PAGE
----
Day two was spent at various musems. Our first stop was the Louvre (do not miss the recently-renovated Apollo Gallery that features the few but glorious remnants of the crown jewels). We then walked along the Seine to the Conciergerie (just past the Samaritaine Department store are numerous pet shops; we always enjoy pricing the dogs and cats that are for sale); our next stop was St. Chapelle; we then went to Notre Dame to make a special trip to the Treasury. We then took the metro to the Musee Marmottan (not included in the museum pass); there is a lovely park that has lots of children playing and even pony rides between the La Muette metro station and the Marmottan. Our last stop of the day was another visit to d'Orsay.

Day three was spent at even more museums. We first went to the Picasso Museum in the Marais area. The next stop was at the Maison Victor Hugo (free); it is a quick walk from the Picasso Museum and the Place de Voges (sorry about my spelling) is also fascinating; Hugo's house is located there. We then took the metro to the Fashion Museum near Pont de Alma (the tunnel where Princess Diana died is here). The museum had a fascinating special exhibit on Sylvie Vartan and her influence on fashion; her Bob Mackie and Dior gowns were incredible. We then went to the Muses le Mode near the Louvre and spent a few minutes looking at the exhibit of purses (we saw the same exhibit in November 2004); we then went back to the Louvre. We then walked to d'Orsay for one last look at the incredible paintings and sculptures. We took the metro to the George V stop to view the Louis Vuitton renovations (the shop resembles two huge purses) and to walk along the Champs de Ellyses. We were going to climb to the top of the Arch de Triomphe but it was raining and cold and we were really tired (we usually end our trips to Paris viewing the Eiffle Tour from the Arch).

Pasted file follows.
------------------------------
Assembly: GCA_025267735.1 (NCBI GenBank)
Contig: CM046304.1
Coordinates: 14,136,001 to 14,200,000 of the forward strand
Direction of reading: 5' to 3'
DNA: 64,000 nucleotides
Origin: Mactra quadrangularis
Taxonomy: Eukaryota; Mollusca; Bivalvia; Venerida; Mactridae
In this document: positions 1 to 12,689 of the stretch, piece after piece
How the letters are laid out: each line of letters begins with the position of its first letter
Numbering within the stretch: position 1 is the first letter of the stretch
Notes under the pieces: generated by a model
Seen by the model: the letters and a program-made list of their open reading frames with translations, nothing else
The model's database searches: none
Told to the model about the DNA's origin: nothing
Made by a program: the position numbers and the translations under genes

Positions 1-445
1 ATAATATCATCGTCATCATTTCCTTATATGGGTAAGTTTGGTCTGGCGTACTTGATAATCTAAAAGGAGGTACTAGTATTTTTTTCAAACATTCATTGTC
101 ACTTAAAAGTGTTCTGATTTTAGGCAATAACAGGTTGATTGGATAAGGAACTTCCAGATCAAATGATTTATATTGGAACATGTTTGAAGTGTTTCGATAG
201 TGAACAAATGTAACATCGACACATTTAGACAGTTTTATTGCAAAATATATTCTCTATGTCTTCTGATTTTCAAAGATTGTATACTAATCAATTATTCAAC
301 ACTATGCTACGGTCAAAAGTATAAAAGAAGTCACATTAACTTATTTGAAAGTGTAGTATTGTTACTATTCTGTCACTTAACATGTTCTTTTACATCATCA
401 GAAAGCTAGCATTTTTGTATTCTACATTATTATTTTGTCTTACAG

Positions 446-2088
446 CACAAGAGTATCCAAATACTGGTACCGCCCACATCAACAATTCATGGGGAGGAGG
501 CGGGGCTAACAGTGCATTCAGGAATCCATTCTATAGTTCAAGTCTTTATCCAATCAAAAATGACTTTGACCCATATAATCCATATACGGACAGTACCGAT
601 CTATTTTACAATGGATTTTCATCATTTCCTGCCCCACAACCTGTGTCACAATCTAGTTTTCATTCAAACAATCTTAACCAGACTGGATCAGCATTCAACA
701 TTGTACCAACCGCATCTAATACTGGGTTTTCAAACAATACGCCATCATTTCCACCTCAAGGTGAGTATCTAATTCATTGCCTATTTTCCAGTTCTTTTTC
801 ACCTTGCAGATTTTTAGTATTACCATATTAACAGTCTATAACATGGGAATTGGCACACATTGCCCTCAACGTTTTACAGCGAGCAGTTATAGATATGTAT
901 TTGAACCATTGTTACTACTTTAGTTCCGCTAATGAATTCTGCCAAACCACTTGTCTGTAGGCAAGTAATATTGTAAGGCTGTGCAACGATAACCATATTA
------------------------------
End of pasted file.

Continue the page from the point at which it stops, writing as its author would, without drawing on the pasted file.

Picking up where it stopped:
Versailles is closed on Monday and is half-price on Sundays; the chateau and the Trianons are covered by the museums pass. Do not skip the Petit Trianon, the Grande Trianon, and the Hameau (Marie Antoinette's village) The RER is a fast and inexpensive way to get to Versailles; take any train with a V in the name (VICK for example).

We took the Roissybus from CDG to Opera and then took the metro to our aparthotel; we had metro tickets left over from our last trip. The Roissybus costs 8.3 Euros and can be caught in terminal 2B just across from McDonalds. Our aparthotel was on a metro line that also had Opera as a station so we had no changes. Our trip back to CDG took anly an hour from the hotel to the Admirals Club but we left early (7:15 AM).